An emotionally invested enthusiast of pop culture in the guise of a Copywriter. Apathetic by design. Aesthetically offensive and eloquently candid. A sentimental heathen.

The friendly neighborhood Spider-Man has always swing around under my radar. I did grew up with Raimi’s Spider-Man (yes, this is an age trap), but I could barely recall anything from it aside from Tobey Maguire’s Peter Parker’s crying face. My only take away from Andrew Garfield’s The Amazing Spider-Man was, unsurprisingly, Dane DeHaan’s wonderful Harry Osborn. But you know what they say. In Kevin Feige we trust, because MCU rarely disappoint.

Life is hard enough when you’re trying to juggle everything in high school. It’s even harder when you’re the friendly neighborhood Spider-Man. After being dragged into Civil War, Peter Parker (Tom Holland) was sure he’s ready for the big things. According to Tony Stark (Robert Downey Jr.) and Happy Hogan (Jon Favreau)… not so much.

So a teenage boy gotta do what he gotta do: proving that he’s up to the task by taking down a ring of high-tech weapon dealer led by Vulture (Michael Keaton), with the help of his trusty best friend slash guy in the chair, Ned (Jacob Batalon).

Standalone movies in MCU is always a “damned if I do, damned if I don’t” kind of thing. It have to tie in to the larger universe, but still be wholesome enough to stand on its own without confusing casual moviegoers. And of course, it must focus on its titular character so we’ll look forward to their next outing both in another standalone or in the huge-and-long-awaited-crossover movie. Needless to say, it’s a tricky business. Spider-Man: Homecoming though, handles it surprisingly well.

The fact that this is Spider-Man, who have had two previous silver screen reincarnation, obviously helps. It liberated Jon Watts, Jonathan Goldstein, John Francis Daley, Christopher Ford, Chris McKenna, and Erik Sommers from having to build a character introduction from scratch. Instead, they’re free to flung Peter Parker headfirst into his predicament as a teenage high schooler. The result is a true coming of age flick, lighthearted but still loudly echoes Spider-Man’s signature theme: the heavy burden of responsibility. Even without the whole superhero shenanigans, Homecoming would still hold as a story of how a teenage boy adamantly proves his worth to all of the adults who treated him with kid gloves. It’s a tested and true story, sure, but it is how they make it so socially and culturally relevant with current everyday life that makes it really worth watching.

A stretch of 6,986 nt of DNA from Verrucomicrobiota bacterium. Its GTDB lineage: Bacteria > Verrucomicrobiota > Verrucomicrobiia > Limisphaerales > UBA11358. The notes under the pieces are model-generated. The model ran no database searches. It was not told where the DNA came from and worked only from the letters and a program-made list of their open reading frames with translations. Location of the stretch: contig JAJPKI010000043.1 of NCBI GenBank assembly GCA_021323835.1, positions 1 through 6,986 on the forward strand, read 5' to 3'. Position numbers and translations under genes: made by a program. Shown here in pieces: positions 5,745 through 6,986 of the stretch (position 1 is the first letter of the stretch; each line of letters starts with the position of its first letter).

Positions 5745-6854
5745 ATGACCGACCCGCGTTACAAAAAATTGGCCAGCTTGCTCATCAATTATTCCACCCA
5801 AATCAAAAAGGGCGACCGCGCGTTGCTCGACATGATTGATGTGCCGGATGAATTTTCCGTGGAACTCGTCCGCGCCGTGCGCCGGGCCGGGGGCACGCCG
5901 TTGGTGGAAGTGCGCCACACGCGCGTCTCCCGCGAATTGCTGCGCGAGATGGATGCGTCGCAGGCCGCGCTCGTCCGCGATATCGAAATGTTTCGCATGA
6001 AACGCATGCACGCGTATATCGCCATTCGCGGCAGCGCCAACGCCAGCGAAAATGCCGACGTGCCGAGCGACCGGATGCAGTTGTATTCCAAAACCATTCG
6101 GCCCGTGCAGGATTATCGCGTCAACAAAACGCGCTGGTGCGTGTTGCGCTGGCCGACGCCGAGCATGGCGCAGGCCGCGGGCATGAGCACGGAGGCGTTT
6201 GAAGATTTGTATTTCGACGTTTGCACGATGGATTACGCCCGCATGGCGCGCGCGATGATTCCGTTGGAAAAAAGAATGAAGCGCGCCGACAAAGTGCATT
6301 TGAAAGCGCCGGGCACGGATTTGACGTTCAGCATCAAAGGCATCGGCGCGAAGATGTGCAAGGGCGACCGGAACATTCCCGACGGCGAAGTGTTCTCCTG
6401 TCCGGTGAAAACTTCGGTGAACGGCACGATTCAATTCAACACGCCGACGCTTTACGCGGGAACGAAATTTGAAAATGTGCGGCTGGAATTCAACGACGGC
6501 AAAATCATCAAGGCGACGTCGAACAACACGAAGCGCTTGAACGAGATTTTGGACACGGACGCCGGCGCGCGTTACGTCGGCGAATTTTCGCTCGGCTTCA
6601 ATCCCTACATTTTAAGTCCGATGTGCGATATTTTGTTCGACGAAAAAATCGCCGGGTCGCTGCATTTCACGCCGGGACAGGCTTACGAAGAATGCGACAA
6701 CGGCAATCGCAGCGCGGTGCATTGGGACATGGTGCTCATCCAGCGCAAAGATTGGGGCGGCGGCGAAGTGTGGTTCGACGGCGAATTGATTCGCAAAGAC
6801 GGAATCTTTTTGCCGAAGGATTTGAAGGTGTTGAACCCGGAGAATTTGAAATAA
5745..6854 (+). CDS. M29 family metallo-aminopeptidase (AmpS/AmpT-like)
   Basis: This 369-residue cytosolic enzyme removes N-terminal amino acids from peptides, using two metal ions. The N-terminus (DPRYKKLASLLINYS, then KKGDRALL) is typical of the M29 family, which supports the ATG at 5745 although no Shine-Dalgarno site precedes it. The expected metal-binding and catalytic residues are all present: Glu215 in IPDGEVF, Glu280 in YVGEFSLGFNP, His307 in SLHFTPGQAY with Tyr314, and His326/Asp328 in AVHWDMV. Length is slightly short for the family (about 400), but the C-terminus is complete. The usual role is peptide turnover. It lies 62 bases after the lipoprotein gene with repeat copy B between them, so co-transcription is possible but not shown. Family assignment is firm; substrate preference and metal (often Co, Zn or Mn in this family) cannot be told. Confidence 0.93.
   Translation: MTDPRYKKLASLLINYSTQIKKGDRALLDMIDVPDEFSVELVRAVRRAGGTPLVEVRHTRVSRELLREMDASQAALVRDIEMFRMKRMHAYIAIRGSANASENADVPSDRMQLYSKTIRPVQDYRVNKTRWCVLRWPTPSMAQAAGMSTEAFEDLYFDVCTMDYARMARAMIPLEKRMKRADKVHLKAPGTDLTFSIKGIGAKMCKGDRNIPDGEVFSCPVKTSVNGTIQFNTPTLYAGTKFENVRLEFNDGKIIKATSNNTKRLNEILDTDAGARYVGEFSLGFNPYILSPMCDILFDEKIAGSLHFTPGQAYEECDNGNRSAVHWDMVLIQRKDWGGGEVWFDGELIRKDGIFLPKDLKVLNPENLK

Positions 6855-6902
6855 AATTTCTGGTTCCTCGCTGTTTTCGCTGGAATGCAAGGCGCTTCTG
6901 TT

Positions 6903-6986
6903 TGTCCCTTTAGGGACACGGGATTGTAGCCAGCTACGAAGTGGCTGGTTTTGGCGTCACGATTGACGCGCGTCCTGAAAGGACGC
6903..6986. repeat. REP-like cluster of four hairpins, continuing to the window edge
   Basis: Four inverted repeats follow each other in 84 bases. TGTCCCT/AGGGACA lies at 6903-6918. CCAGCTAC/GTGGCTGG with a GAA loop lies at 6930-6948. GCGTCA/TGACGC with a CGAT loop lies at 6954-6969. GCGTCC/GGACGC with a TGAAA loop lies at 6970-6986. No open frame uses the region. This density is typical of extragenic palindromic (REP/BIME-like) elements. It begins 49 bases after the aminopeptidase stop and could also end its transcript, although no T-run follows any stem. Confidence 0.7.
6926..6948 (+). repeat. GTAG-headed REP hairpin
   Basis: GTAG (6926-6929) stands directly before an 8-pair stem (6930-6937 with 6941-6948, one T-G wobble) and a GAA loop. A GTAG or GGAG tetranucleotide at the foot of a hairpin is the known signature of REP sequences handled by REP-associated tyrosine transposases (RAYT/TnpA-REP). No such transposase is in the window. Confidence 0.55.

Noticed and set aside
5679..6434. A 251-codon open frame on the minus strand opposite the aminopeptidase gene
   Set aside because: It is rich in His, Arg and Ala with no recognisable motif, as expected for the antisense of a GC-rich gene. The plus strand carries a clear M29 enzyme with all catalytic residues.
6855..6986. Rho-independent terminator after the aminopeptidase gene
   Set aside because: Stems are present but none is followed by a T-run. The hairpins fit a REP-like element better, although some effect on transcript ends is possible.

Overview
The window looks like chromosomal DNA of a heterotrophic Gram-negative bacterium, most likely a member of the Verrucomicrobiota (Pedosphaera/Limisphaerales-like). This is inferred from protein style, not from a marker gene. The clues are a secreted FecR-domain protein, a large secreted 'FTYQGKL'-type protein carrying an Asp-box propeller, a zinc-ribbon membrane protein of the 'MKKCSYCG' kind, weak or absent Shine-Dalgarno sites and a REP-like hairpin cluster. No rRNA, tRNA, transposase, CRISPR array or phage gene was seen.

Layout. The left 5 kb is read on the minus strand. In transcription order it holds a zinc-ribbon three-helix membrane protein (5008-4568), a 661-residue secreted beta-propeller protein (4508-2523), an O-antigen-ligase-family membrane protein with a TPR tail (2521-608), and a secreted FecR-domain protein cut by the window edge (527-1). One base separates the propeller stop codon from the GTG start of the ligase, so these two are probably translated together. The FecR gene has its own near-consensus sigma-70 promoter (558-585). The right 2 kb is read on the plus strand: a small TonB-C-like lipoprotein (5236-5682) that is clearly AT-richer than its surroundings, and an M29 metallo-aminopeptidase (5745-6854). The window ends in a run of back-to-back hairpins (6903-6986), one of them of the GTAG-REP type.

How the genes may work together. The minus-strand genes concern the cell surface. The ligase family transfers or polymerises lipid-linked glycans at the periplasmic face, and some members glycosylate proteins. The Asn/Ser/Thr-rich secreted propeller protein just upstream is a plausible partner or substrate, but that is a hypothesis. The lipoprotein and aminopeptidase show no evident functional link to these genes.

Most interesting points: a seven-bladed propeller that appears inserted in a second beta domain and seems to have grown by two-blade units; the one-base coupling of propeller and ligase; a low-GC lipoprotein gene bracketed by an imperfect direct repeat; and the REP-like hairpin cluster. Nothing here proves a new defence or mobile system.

And it’s more than just about the movie being ethnically and culturally diverse – which is such a welcomed sight. Not only because we actually need to see more of that, but also because that’s how life is: filled with people from various backgrounds with large range of looks. Homecoming works because it feels so familiar. Peter’s routine, how he struggles to still doing okay in school despite wanting to just get out of it and do other more useful (at least in his perspective) things, the problems in his love life and social life, even the small restaurants he and Marisa Tomei’s Aunt May frequents, they were all relatable. There were no high rise building or flamboyant life, no outer space kingdom or being time displaced, no political conspiracies or magical fights. It’s just, you know, life.

Best of all, though, is how life was also the reason behind Adrian Toomes’s descent into Vulture. It wasn’t blood thirst for revenge, or the needs to rule the world. It’s not even misplaced good intentions of making a city better. It was just… life. He didn’t exactly have ill intentions or noble cause. Maybe it wasn’t the right choice, but he did what he gotta did to provide and survive. Who’s to say we won’t make the same choice, given the same predicament? Unlike other MCU’s villain of the week, Adrian Toomes is actually one of us. And Michael Keaton exploited this trait so wonderfully, bringing to screen the best MCU’s villain since Loki. Vulture wasn’t a two dimensional bad guy, he was a wholesome character who had understandable motives and layers of personality. His pragmatism in life that came with age was the perfect foil for Peter Parker’s youthful enthusiasm and idealism.

Considering I’m a believer of “a movie is only as good as its antagonist”, Michael Keaton’s Vulture cemented Spider-Man: Homecoming’s status as an exemplary entertainment. Both of its protagonist and antagonist were charming and relatable in their own way, with enjoyable story that tactfully touched on how capitalism only benefits those who were already rich, along with the hard choices you’ve got to make in life. Continuing both Spider-Man’s legacy to always be successful in the box office and MCU’s winning streak, Homecoming was a fun outing with lots of surprises under its sleeves.


Director: Jon Watts. Writers: Jon Watts, Jonathan Goldstein, John Francis Daley, Christopher Ford, Chris McKenna, & Erik Sommers. Released on: 5 July 2017. Casts: Tom Holland, Michael Keaton, Robert Downey Jr., Marisa Tomei, Jon Favreau, Zendaya, Jacob Batalon, Tony Revolori.

Leave a Reply

Your email address will not be published. Required fields are marked *